crime

Crime Rates
5:44 pm
Mon November 10, 2014

Overall Crime On The Decline, But Watch Your Car

Although overall violent crime rates continue to decrease in Washington, Oregon and Idaho, the number of car thefts have increased.
Credit Jon Collier / Flickr

New statistics out Monday from the FBI show violent crime continued to decrease in Washington, Oregon and Idaho. That’s consistent with the general trend in crime rates nationwide. However, there are a few notable exceptions in the Northwest that may be of interest to car owners.

Both Idaho and Washington saw an increase in car thefts in 2013, Idaho in particular. It’s up by 12 percent over the previous year.

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Human Trafficking Lawsuit
6:26 pm
Tue October 21, 2014

Washington Supreme Court Hears Arguments In Backpage Case

Anti-human trafficking activists rally at the Washington Supreme Court before oral arguments in a case involving Backpage.com.
Credit Northwest News Network

  

The fate of a human trafficking lawsuit against Backpage.com is now in the hands of the Washington Supreme Court. The justices heard oral arguments Tuesday in a case that involves three underage victims of sex trafficking.

The lawsuit alleges the Washington girls were pimped-out through ads posted to Backpage.com. Erik Bauer is a lawyer for the victims. He argues Backpage has created a sex marketplace where human trafficking can flourish.

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NWPR Books
4:03 am
Sat October 18, 2014

300,000,000 Is A Horrific, Poetic Anti-Ode To America

cover crop
Harper Collins

Blake Butler's new novel, 300,000,000, is not for the squeamish. Then again, it's hard to imagine anyone whose blood won't curdle reading it. Or their brain. Or possibly their soul.

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NWPR Books
10:43 am
Tue September 30, 2014

In A Desolate Montana, 'The Ploughmen' Unearths Dark Truths

Valentine Millimaki, a sheriff's deputy in central Montana, is the officer who's called upon whenever someone goes missing. In the past, he has found people either safe or clinging to life, if barely. But for over a year, he's only found corpses, dead of exposure or suicide or murder. "Valentine Millimaki did not bring back angels," writes novelist Kim Zupan in The Ploughmen, "No, I did not, he thought. Souls did not aspire on his watch to safety or heaven but came trestled roughly from the dark woods, trapped in the alabaster statuary of rigid flesh."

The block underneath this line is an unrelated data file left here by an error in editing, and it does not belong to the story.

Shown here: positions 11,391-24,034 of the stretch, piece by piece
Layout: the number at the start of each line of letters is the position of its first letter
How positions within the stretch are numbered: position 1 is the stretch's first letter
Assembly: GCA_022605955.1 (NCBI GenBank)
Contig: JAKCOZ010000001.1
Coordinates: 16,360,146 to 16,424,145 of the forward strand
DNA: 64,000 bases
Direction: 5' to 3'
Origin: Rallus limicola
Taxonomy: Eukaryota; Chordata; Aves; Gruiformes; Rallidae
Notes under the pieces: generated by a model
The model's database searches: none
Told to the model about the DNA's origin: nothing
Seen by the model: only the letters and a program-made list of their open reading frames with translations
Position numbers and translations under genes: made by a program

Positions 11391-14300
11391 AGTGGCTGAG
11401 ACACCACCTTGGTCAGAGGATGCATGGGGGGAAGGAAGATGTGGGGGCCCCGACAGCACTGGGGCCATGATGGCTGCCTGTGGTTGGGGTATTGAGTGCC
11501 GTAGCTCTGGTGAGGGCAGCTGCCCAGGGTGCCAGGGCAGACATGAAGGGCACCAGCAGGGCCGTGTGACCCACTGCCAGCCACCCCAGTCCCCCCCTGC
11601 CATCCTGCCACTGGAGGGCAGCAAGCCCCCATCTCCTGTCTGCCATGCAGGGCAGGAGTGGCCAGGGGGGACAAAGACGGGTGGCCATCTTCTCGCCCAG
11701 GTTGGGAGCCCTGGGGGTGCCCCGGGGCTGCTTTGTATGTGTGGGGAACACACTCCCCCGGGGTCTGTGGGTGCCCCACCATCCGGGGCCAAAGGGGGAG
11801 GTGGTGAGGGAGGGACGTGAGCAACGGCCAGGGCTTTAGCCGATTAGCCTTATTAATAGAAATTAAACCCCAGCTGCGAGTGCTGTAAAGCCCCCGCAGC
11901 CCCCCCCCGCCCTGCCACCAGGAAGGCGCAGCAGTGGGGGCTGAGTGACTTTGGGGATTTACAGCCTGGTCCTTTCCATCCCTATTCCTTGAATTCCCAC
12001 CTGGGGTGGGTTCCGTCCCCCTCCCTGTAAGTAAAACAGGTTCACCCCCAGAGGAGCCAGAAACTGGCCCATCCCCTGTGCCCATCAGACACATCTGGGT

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NWPR Books
4:03 am
Mon September 29, 2014

'Rooms' Is Haunted By People (And Ghosts) That Can't Let Go

I have a friend whose parents died when she was a teenager, leaving her the house. They had been sick for a long time, and so the accumulation of stuff that generally accompanies any suburban existence was traumatically amplified: the dining room had two sets of furniture, the living room had three.

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NWPR Books
3:39 pm
Mon September 8, 2014

James Ellroy's 'Perfidia' Is A Brutal, Beautiful Police Procedural

Originally published on Mon September 8, 2014 4:32 pm

There are a lot of reasons not to read James Ellroy's newest novel, Perfidia — the opening shot in his proposed second L.A. Quartet. It's a long and sprawling book with about a million pages and 10,000 characters, so if that kind of thing scares you, go back to your Hunger Games and leave the grown-ups alone.

It's a brutal book. More than one person crawls home with a handful of his own teeth. A quick gunshot to the head? That's a merciful way to go in Ellroy's Los Angeles, and not many characters get that kindness.

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NWPR Books
7:51 am
Wed August 13, 2014

'Electric Blue Suit' Is A Wise, Wistful Look At Memory And Mystery

What's the line between falsehood and fantasy? Between fear and horror? Between other worlds and the ones we carry inside our heads? Graham Joyce has been asking — and brilliantly answering — these questions for years. His latest book, The Ghost in the Electric Blue Suit, is no different. One of Britain's most quietly reliable fantasists, Joyce has written a jewel of a novel that blends gentle nostalgia, Bildungsroman angst, and a glimpse of the dark, unreal places where loss and memory mingle.

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NWPR Books
9:42 am
Thu August 7, 2014

'The Kills' Sustains Suspense Across A Massive Structure

Richard House's thriller The Kills, which was longlisted for the Man Booker Prize last year, weighs in at 1,024 pages. It's a long read, and worth every minute.

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NWPR Books
9:34 am
Thu August 7, 2014

'Seeders' Imagines A Pulpy Planet Of The Plants

In A.J. Colucci's 2012 debut, the sci-fi thriller The Colony, she describes a world where ants rise up to challenge the tyranny of pesticide-wielding humans. Instead of Planet of the Apes, it's Planet of the Ants — and with her second novel, Seeders, she's written a veritable Planet of the Plants. Unfortunately, the result isn't nearly as thrilling as it ought to be.

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NWPR Books
9:45 am
Tue July 29, 2014

Do You Dare To Venture Through These Tangled 'Woods'?

Originally published on Wed July 30, 2014 9:08 am

I am not a trained reader of horror. Usually whenever I encounter horror stories, I'm left feeling dissatisfied with the quality of my unsettlement; I think "oh, that was gratuitous" or "eh, was that necessary?" With very few exceptions, I tend not to seek out horror.

Emily Carroll's Through the Woods is so thoroughly an exception that I have to revise my stance on the whole genre.

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